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Minnesota farmers host USDA Beginning Farmer grant announcement

It's not going to be easy.

That's one of the first things Lisa and Eric Klein tell young people who want to farm when they come to their workshop on direct marketing.

More than a decade ago, the Kleins were among the first students of the Land Stewardship Project's Farm Beginnings program in Minnesota. Today, they run Hidden Stream Farm LLC, selling chicken, beef and pork from their grass-based farm not far from the bluffs of the Mississippi River. And, in a program that was designed to help young people with advice from a group of mentors, the Kleins have now become a source of ideas and advice for a succeeding generation.

"We're just starting, after 11 years, to feel that maybe we're a little bit successful," Lisa told Agriculture Online.

And this week, the Kleins' hard work got some recognition, when Deputy Secretary of Agriculture Kathleen Merrigan paid a visit on Tuesday.

Merrigan came to announce the first $17 million in grants from a new $75-million five-year effort in the 2008 farm bill called the Beginning Farmer and Rancher Development Program. The Land Stewardship Project got a $413,000 grant from that program that will be used to help spread its approach to training beginning farmers to nine other groups in Illinois, Iowa, Minnesota, Nebraska, New York, North and South Dakota and Wisconsin.

"The Beginning Farmer and Rancher Development Program is there to make sure beginning farmers and ranchers have access to the resources they need to succeed," Merrigan said after touring the farm. "A lot of this is following in the footsteps of the Land Stewardship Project's Farm Beginnings program."

Rising demand for locally grown foods has helped many young people get a toehold in agriculture. Merrigan, a strong advocate of local food production, got a chance to visit one of the epicenters of creating opportunity for young farmers and growing food for local markets.

The idea for the LSP Farm Beginnings started in this southeast Minnesota community and Lisa's dairy farmer father, Everett Koenig, was one of the instigators.

"They called themselves the 'Wabasha County Give A Damn,'" Lisa recalled. "They were a bunch of farmers sitting around a table trying to figure out how to get more young people into farming."

The farmers contacted LSP and by the winter of 1997-98, the first classes of the Farm Beginnings program started.

Classes start in late October and run through March, usually meeting twice a month. Local farmers and other experts are the teachers. The program also offers an on-farm component in the spring and summer months. (This year's LSP Farm Beginnings classes, in River Falls, Wisconsin and St. Joseph, Minnesota, are already full).

Lisa and Eric went through the second set of classes in 1998-99. Eric grew up on a hobby farm in New Jersey and had worked on a South Dakota cattle ranch. With the business planning they learned in Farm Beginnings, they knew that Lisa's father's dairy farm wasn't big enough for that business to support the next generation farming the same way as in the past.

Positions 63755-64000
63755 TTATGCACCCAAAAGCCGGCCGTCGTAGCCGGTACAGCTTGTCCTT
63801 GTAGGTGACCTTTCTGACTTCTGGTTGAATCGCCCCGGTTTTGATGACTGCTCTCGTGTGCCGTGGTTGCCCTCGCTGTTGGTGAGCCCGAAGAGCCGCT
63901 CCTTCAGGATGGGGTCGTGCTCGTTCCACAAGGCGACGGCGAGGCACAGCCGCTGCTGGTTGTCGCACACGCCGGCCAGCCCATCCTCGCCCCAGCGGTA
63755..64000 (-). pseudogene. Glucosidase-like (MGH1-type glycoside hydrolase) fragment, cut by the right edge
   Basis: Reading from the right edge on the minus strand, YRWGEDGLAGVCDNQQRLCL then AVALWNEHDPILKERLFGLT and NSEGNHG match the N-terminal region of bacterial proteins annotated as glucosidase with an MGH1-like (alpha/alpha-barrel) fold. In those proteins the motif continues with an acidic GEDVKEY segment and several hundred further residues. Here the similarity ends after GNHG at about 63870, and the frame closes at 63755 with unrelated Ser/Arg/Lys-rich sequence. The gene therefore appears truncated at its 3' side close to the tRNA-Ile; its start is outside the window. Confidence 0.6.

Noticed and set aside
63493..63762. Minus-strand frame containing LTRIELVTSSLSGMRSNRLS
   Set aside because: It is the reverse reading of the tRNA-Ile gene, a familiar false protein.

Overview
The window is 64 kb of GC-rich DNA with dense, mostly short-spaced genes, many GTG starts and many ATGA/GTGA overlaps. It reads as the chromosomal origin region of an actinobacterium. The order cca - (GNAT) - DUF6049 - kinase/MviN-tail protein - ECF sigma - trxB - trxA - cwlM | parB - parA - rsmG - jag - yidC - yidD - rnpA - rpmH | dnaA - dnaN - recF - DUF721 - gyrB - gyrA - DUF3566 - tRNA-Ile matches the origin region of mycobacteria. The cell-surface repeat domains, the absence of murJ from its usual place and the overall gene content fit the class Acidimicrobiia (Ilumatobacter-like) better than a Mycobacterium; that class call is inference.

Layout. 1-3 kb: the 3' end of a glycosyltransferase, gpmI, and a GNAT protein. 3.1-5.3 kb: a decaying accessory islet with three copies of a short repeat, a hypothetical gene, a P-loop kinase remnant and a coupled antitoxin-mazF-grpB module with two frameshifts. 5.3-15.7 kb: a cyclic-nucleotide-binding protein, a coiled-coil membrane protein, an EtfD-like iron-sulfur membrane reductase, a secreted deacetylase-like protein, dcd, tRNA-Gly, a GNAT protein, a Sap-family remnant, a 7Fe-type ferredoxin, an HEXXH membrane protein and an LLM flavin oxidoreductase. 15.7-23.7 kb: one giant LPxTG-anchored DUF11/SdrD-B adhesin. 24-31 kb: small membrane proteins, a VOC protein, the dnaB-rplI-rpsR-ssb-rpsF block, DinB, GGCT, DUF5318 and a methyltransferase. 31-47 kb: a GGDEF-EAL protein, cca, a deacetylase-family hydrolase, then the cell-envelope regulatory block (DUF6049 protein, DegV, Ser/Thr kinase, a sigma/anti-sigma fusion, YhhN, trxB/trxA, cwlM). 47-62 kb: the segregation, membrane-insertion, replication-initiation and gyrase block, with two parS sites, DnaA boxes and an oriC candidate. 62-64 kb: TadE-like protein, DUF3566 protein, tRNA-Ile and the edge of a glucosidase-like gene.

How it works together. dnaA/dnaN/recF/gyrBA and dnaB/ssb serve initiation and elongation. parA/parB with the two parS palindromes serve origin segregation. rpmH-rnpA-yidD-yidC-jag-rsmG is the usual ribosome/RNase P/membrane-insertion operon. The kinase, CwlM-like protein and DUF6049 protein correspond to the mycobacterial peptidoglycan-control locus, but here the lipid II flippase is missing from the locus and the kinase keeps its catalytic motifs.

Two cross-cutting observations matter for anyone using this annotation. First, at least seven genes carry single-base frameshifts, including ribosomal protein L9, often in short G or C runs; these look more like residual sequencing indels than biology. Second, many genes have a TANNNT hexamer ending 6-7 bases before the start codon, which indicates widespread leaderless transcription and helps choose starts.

"We figured out that we can't be conventional agriculture as a small farm. We'd never make it," Lisa said.

The classes they took covered planning from a multifaceted approach, looking at the farm as a lifestyle, family life, and a business.

"They promoted holistic management," Lisa said.

The classes were taught by farmers from the area, a banker, and other experts. At the end, "you've got a really nice network of people to fall back on and bounce ideas off of," she added.

One of the early lessons the Kleins learned when they began working on Lisa's parents' farm was that "it's not necessarily the animals you like that are going to make you the money."

Eric preferred cattle. Hogs paid the bills at first although today they're also raising grass-fed beef and chickens and eggs. Lisa's father is semi-retired, still helping to put up hay and sell at farmers markets.

The Kleins now sell their products throughout southeast Minnesota and in Minneapolis-St. Paul. They also sell fruits and vegetables for neighboring farmers.

"There's been a lot of talk about these local food networks, and we feel like we're starting to create one," Lisa said.

The USDA grant for spreading the Farm Beginnings model goes to the LSP program and 9 other partner groups. They include similar grassroots organizations such as Dakota Rural Action in South Dakota and The Land Connection in Illinois as well as University of Nebraska Extension and University of Illinois Extension.

Adam Warthesen, the policy program organizer for LSP, says his group doesn't have the only approach to helping young people start out in farming.

"We want to see more new farmers across the nation and this can be one of the approaches," he said. "Farm Beginnings is just one example."

Meanwhile, at the Klein farm, there's another potential generation of farmers among Lisa and Eric's five children. Andy, 10, goes to the market with his dad once a week. Ben, 8, has his own small flock of laying hens, and Katy, 6, likes to work with the broilers. Sarah, 3, and Isaac, 1, are waiting to join in the family business.

And when Merrigan visited, not only did she support what Lisa and Eric are doing, "she's a really nice lady," Lisa said. "She took a little time to play with the kids and recognize what they do."

It's not going to be easy.

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